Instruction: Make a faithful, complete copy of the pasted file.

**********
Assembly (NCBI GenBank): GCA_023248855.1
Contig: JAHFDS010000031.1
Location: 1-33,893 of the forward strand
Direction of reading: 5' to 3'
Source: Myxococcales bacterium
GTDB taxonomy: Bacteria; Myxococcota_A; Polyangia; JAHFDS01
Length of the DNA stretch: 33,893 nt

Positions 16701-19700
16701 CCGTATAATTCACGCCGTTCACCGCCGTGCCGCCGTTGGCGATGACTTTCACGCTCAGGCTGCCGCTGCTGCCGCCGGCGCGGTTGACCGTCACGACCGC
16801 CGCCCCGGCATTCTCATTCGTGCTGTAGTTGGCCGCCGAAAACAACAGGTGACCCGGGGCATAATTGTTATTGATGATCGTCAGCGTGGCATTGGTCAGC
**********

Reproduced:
Assembly (NCBI GenBank): GCA_023248855.1
Contig: JAHFDS010000031.1
Location: 1-33,893 of the forward strand
Direction of reading: 5' to 3'
Source: Myxococcales bacterium
GTDB taxonomy: Bacteria; Myxococcota_A; Polyangia; JAHFDS01
Length of the DNA stretch: 33,893 nt

Positions 16701-19700
16701 CCGTATAATTCACGCCGTTCACCGCCGTGCCGCCGTTGGCGATGACTTTCACGCTCAGGCTGCCGCTGCTGCCGCCGGCGCGGTTGACCGTCACGACCGC
16801 CGCCCCGGCATTCTCATTCGTGCTGTAGTTGGCCGCCGAAAACAACAGGTGACCCGGGGCATAATTGTTATTGATGATCGTCAGCGTGGCATTGGTCAGC